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Changes in behavior as side effects in methylphenidate treatment: review of the literature

Authors Konrad-Bindl DS, Gresser U, Richartz BM

Received 3 June 2016

Accepted for publication 24 August 2016

Published 12 October 2016 Volume 2016:12 Pages 2635—2647

DOI https://doi.org/10.2147/NDT.S114185

Checked for plagiarism Yes

Review by Single-blind

Peer reviewers approved by Dr Amy Norman

Peer reviewer comments 2

Editor who approved publication: Dr Roger Pinder


Doris Susanne Konrad-Bindl,1 Ursula Gresser,1 Barbara Maria Richartz2

1Department of Internal Medicine, University of Munich, Munich, 2Clinic der Jägerwinkel, Bad Wiessee, Germany

Background: Our review of the scientific literature focused on an analysis of studies describing instances of methylphenidate treatment leading (or not) to behavioral changes in the pediatric, adolescent, and adult populations.
Materials and methods: We conducted a literature search in PubMed, Medline, and Google using the keywords “methylphenidate”, “behavioral changes”, “adverse effects”, and “side effects”. A total of 44 studies were identified as reporting on the effects and adverse effects of methylphenidate administration, and were included in the analysis.
Results: Five studies specifically set out to study, record, and discuss changes in behavior. Eight studies did not set out to study behavioral effects, but record and discuss them. A total of 28 studies recorded behavioral effects, but failed to discuss these further. Three studies did not include behavioral effects.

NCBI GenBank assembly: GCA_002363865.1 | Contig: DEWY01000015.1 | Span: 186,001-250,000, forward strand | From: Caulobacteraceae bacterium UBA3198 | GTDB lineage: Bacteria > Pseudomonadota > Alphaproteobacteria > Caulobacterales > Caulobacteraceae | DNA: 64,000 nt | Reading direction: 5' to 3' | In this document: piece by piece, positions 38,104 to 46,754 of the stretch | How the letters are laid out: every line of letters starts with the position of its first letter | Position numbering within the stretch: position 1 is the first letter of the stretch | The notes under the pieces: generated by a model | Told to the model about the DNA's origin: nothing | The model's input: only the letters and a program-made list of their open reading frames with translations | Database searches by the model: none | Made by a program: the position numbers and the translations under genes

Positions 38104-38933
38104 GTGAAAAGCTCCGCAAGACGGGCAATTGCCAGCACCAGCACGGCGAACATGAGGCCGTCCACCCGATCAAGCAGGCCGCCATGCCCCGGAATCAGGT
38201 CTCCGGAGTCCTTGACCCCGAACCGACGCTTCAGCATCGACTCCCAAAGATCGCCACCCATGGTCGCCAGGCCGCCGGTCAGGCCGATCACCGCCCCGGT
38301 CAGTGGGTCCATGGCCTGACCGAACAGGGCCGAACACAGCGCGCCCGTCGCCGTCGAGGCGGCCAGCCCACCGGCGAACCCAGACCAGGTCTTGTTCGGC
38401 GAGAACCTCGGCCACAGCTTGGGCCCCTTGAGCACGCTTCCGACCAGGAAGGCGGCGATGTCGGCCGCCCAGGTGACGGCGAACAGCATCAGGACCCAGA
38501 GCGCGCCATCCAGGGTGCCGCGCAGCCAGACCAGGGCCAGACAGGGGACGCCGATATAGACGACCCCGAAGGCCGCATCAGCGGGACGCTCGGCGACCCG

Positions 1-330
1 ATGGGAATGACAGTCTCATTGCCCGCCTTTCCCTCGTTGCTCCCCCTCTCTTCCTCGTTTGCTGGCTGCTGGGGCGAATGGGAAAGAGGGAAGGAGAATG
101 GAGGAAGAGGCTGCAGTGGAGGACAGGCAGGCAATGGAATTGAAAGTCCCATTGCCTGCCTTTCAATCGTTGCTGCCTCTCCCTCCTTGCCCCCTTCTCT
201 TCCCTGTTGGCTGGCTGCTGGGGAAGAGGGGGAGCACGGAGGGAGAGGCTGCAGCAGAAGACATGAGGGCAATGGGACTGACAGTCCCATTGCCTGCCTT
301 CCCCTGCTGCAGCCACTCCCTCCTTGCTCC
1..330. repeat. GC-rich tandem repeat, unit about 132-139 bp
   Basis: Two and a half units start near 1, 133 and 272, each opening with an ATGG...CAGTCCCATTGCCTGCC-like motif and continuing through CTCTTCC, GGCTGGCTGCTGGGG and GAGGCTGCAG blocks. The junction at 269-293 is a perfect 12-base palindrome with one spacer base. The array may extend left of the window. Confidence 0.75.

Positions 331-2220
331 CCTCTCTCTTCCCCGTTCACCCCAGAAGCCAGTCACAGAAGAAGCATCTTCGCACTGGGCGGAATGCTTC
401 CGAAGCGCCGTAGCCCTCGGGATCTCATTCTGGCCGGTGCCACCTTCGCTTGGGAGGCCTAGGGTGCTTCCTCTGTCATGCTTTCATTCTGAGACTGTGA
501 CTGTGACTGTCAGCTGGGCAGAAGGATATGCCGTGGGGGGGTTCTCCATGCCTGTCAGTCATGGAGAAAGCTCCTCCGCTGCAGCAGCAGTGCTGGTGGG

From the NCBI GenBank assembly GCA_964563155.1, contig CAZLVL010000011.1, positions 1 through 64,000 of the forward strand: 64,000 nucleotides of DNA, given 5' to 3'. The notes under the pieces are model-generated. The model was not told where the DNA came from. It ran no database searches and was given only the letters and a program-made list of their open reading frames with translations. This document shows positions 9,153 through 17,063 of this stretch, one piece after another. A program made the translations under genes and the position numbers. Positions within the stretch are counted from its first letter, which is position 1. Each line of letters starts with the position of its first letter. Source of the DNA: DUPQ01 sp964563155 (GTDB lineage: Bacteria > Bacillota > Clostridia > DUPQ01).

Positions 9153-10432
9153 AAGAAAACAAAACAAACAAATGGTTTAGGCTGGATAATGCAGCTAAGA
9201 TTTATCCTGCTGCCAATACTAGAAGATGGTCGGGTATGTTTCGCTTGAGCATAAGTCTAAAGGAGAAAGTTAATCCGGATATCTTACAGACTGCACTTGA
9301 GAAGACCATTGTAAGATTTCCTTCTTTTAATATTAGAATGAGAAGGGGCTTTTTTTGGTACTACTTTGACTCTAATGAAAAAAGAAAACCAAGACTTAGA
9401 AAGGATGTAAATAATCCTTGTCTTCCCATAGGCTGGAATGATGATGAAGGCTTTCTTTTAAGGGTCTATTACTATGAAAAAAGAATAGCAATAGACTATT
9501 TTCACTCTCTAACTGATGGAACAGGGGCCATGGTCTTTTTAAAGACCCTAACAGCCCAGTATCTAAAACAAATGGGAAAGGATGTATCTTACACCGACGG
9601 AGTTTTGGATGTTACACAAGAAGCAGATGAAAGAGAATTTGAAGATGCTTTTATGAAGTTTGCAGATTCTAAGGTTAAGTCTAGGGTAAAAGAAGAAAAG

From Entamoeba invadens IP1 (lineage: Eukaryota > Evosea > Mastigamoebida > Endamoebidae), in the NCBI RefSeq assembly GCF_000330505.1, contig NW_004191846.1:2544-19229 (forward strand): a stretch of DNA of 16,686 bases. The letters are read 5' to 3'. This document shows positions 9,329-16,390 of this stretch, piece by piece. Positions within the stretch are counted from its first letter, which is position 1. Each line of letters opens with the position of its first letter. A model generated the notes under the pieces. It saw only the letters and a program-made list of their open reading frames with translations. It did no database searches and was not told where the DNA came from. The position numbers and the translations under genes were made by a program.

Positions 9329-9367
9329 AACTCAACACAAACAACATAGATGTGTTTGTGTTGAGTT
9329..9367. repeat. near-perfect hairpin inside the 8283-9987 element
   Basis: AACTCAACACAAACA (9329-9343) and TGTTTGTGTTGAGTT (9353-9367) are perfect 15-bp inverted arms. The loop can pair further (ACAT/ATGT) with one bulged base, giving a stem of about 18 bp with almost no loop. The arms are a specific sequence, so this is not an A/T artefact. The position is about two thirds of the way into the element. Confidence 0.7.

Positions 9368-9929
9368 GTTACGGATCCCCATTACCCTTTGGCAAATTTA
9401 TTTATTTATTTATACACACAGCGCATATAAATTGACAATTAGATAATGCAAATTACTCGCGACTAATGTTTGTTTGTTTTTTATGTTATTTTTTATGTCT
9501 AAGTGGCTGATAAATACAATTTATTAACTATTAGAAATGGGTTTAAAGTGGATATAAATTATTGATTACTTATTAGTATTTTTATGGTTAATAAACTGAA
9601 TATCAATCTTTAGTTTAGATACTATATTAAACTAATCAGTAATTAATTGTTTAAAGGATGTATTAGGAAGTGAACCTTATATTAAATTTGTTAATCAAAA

Conclusion: This review records what data have been published in respect of changes in behavior in association with the use of methylphenidate. While there is some evidence to suggest that methylphenidate causes changes in behavior, the majority of the studies reviewed paid little or no attention to this issue. Based on the available data, it is impossible to determine the point at which such behavioral effects occur. The frequency of occurrence of behavioral effects is also impossible to determine with certainty. Based on the available data, it is not possible to rule out whether behavioral effects may persist or not persist once treatment is discontinued. In conclusion, despite countless publications and extensive administration, especially to children, we have insufficient data to judge the long-term effects and risks of methylphenidate taking.

Keywords: methylphenidate, changes in behavior, attention-deficit/hyperactivity disorder, children, adults, adverse effects

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